If a comprehensive history of DreamWorks Animation is ever written, the 2016 semi-musical Trolls may figure into it as a pivotal text, despite its ignominious toy-shelf origins and not exactly record-breaking box office (and now a sequel that has been forced to bypass most theaters entirely due to a pandemic). The studio has cranked out dozens of feature films, but the Trolls series works hard to turn various DreamWorks tropes, touchstones, and clichés into a unified aesthetic. In Trolls and the new Trolls World Tour, celebrity voices, high energy levels, nonsensical catchphrases, cross-promotional branding, cover-heavy soundtracks, and overuse of voice-over narration are all jacked up to 11, creating what are essentially marathon-length dance party endings. Yet somehow, this shamelessness gives the whole enterprise a kind of deranged honor.
Following the events of the first Trolls, ex-princess Poppy (Anna Kendrick) has ascended to the throne and become queen of the trolls, attempting to maintain her kingdom’s astronomical levels of glittery joy. When she receives a sneaky invitation from Queen Barb (Rachel Bloom) attempting to lure her into a trap, she finds out—through one of many narrated storybook flashbacks—that the world contains other troll kingdoms, sorted by magical guitar strings, each tied to a different genre. Barb is leading the Hard Rock Trolls on a mission to collect all the strings and stamp out other music, like country, techno, classical, funk, and pop. (No prizes for guessing which genre Poppy and her mashup-obsessed friends fly their flags for.) Convinced that Queen Barb is just a friend she hasn’t met, Poppy sets off with her skeptical best friend, Branch (Justin Timberlake), to stop Barb from enslaving the other trolls with her militant rockism.
Yes, Trolls World Tour takes straight aim at hardcore rockers, with their beloved Scorpions and Heart covers, complete with a tongue-wagging, California-inflected vocal caricature from musical theater enthusiast Bloom. Anyone at least hoping for an original Crazy Ex-Girlfriend-style rock-song pastiche that goes deeper than the riff from “Barracuda” will have to wait until deep into the credits, and even then the song comes from rock band HAIM, rather than Bloom herself. The other genres have oddly cast representatives, too: The movie’s hybrid of marketing and casting assumes that the world collectively associates old-fashioned sad-bastard country music with American Idol champion Kelly Clarkson. Surprisingly, the film does temper its poptimism as the story progresses, even daring to suggest that crowd-pleasing, pleasure-driven pop music has a destructive legacy of appropriation to contend with.
Trolls World Tour might have been a better movie if it had delved further into this idea, or evinced a deep-dive love of its own musical touchstones, rather than a generic, half-irreverent enthusiasm. But thoughtful contemplation is not the Trolls way. The Trolls way is to force its frantic dilettantism through a hypercolored filter of animation artistry. The resulting kiddie psychedelia is often wildly inventive, even exhilarating, especially—as with the previous installment—during the movie’s more freewheeling first half. The filmmakers led by director Walt Dohrn specialize in giving whimsy a tactile vividness: the country-music kingdom that’s built on a landscape of piled-up blankets; the talking slide whistle from the classical-music kingdom that’s animated with a stuttery style meant to resemble stop-motion; a wacked-out mixed-media interlude that offers a fleeting glimpse of the afterlife.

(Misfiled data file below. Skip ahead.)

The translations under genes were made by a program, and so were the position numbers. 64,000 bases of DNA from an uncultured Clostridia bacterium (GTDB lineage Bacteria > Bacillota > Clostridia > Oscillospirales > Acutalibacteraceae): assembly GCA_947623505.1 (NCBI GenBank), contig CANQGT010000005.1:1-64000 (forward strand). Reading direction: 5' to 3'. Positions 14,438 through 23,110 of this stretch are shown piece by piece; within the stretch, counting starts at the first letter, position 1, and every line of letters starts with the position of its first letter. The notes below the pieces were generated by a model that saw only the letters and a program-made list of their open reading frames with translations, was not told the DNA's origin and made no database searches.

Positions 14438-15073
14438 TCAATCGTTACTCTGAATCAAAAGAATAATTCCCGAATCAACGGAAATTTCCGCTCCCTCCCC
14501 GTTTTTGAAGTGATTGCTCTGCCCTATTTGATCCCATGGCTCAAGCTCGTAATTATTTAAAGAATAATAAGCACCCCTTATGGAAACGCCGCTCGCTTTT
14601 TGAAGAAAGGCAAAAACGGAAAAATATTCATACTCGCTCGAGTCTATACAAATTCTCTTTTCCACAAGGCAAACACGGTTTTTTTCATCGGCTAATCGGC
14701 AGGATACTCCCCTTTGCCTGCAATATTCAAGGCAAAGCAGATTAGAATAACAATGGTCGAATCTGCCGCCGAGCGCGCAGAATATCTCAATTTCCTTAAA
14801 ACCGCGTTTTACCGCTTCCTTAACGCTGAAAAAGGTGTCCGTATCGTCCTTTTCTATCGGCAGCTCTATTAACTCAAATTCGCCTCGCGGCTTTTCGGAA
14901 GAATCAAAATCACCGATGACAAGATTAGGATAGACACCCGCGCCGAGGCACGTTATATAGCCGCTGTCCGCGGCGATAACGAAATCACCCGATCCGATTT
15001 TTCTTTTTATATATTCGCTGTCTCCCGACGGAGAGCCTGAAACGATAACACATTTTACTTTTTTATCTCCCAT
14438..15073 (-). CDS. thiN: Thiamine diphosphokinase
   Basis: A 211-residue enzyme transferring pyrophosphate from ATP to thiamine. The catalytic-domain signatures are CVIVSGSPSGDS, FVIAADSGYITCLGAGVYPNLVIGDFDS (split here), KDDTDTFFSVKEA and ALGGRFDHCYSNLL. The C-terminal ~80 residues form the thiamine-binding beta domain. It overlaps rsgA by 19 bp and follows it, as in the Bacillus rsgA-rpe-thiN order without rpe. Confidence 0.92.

With all of these colors, oddly-shaped mouths, and exuberantly cheesy pop mashups, it’s easy not to notice how thin the supporting characters are. Cooper (Ron Funches) has a subplot about his search for other trolls who are more like him, which becomes a logistical challenge based on his utter lack of distinguishable personality traits. James Corden, meanwhile, continues to earn his title of professional nuisance by voicing Biggie, who tags along on Branch and Poppy’s mission seemingly for the express purpose of taking a chorus on “Who Let The Dogs Out.” For that matter, the leads aren’t always well-served either. It’s hard to understand why Trolls World Tour finds time for a thread about Branch struggling to confess his love for Poppy. Platonic male-female friendships are apparently still too transgressive for a family film; the children demand to know whether Branch will be friend-zoned!
But Timberlake and Kendrick do make a good, tuneful team, and the starry voice actors are mostly just additional batches of glitter, anyway. Whether it’s Sam Rockwell doing a down-home drawl or Anna Kendrick singing a few bars of a troll-centric riff on “Girls Just Wanna Have Fun,” Trolls World Tour throws everything at its disposal into the air. The frenzy both enhances and undermines its message of inclusivity: The movie lets its cross-genre freak flag fly, secure in the belief that deep down, we’re all just different kinds of pop.